Bank Debt, The Economy and Excessive Quantitative Easing
by Colin Thompson
A Special report from the UK on the US, UK and World Wide Banking challenges pressuring our economies.
International trade is flowing freely after ebbing during the global downturn. Global exports have returned to 2007 levels ($3.7 trillion a quarter). Yet the imbalances that Western governments want to reverse remain. In the UK and US, trade deficits are hindering the recovery. The war of words between deficit and surplus nations is escalating. What is the `true` position globally?
The UK trade balance improved in August, but not by enough to ease concerns of a slow recovery. The deficit narrowed to £4.6bn, from £5bn in July. Exports to our main trade partner, the EU, increased by £0.1bn. But exports to the rest of the world fell by £0.5bn. These figures further dent hopes of an export led recovery, though the manufacturing sector’s recent strong performance is at least one highlight.
The British labour market is treading water. The unemployment rate edged down by 0.1% to 7.7% in the three months to August. Fiscal austerity and a lukewarm recovery means that it’s going to take a long time for the situation to improve. A stagnant job market raises the risk of persistent, long-term unemployment. The number of people out of work for longer than twelve months has shot up from 612,000 a year ago, to 821,000 now. What will 2011 bring, more unemployment, but at what level?
Quick Economic Link Fact --
Quantitative Easing and what it did to Japan...
UK inflation data have a depressingly familiar theme - still too high, and coming down more slowly than most had expected or would like. For the ninth month in a row the headline CPI rate was more than a percentage point above the 2% target, at 3.1% in September - the same as in August. The measure that excludes volatile items like energy, and which gives a better gauge of broader price movements, only fell from 2.9% to 2.8% (analysts expected a decline to 2.7%).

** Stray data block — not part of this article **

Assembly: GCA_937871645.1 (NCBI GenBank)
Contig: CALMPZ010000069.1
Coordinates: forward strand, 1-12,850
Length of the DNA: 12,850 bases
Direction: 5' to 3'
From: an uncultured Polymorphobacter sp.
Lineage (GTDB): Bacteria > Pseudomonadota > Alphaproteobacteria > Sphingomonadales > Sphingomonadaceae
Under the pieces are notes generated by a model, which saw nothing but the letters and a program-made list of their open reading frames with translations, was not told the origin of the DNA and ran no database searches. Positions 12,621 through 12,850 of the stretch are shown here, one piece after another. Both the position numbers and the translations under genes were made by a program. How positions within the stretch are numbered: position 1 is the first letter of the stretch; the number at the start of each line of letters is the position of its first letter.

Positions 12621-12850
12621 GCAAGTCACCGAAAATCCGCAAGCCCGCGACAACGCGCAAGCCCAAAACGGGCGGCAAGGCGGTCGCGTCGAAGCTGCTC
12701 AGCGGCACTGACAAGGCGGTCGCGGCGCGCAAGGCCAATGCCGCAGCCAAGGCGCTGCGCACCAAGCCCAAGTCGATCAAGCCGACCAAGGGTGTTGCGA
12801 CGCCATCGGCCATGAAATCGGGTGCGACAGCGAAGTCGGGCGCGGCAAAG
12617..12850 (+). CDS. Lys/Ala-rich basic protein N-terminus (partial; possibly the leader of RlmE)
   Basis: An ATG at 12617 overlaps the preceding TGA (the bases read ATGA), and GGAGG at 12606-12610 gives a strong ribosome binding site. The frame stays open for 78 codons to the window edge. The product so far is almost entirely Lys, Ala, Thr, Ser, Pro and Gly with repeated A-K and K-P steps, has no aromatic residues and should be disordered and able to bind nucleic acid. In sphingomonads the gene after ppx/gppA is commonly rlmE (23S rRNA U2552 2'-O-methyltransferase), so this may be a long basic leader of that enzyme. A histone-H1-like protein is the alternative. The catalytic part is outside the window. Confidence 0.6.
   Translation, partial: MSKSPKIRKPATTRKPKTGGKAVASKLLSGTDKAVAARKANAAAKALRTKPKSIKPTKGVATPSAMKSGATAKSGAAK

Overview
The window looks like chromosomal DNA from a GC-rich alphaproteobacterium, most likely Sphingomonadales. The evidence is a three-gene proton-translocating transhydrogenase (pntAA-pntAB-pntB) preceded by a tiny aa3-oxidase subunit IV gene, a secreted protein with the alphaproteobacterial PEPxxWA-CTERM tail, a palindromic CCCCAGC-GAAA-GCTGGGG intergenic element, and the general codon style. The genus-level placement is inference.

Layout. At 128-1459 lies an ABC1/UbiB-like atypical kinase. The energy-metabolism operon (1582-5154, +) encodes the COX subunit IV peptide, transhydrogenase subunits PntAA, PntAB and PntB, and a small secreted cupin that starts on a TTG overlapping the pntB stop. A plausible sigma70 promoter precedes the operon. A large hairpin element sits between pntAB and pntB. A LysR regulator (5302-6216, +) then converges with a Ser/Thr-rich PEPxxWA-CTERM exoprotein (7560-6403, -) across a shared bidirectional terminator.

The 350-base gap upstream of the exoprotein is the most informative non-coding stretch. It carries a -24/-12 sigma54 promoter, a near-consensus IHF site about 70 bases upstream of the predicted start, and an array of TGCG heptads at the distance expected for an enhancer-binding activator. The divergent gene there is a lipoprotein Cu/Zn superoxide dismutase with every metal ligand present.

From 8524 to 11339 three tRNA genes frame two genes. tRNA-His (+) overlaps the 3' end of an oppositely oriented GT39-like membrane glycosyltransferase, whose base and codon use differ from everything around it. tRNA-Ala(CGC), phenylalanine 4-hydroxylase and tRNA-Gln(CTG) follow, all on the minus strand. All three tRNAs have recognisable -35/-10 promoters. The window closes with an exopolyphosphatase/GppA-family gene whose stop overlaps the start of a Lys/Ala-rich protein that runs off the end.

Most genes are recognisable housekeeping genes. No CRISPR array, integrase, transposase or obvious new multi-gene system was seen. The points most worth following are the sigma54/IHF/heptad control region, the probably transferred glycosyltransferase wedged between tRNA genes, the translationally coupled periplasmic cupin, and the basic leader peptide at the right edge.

No doubt some readers will be thinking, “excuses, excuses” when it comes to the explanation. High inflation is the result of gyrations in global energy prices, changes in VAT and the decline in sterling (which increased the cost of imports). We continue to believe – along with most policymakers – that the UK does not have a domestic inflation problem. UK firms are reporting that they have lots of spare capacity and the unemployment rate is still high. So it’s hard to argue that demand for goods and services is running ahead of the UK economy’s ability to supply them.
There is little that the MPC could have done. If they had not cut interest rates as drastically or raised them sooner, it would have dealt a harsh blow to a fragile economy and increased the chances of deflation (falling prices) further down the line. But the combination of a sluggish recovery and high inflation is a real headache for policymakers. And it’s not about to get any easier, as there are further shocks in the pipeline that will keep inflation above target through next year. Global food prices are on the rise rapidly after a series of bad harvests and the VAT hike will throw another spanner in the works in January 2011. More challenges ahead for us all.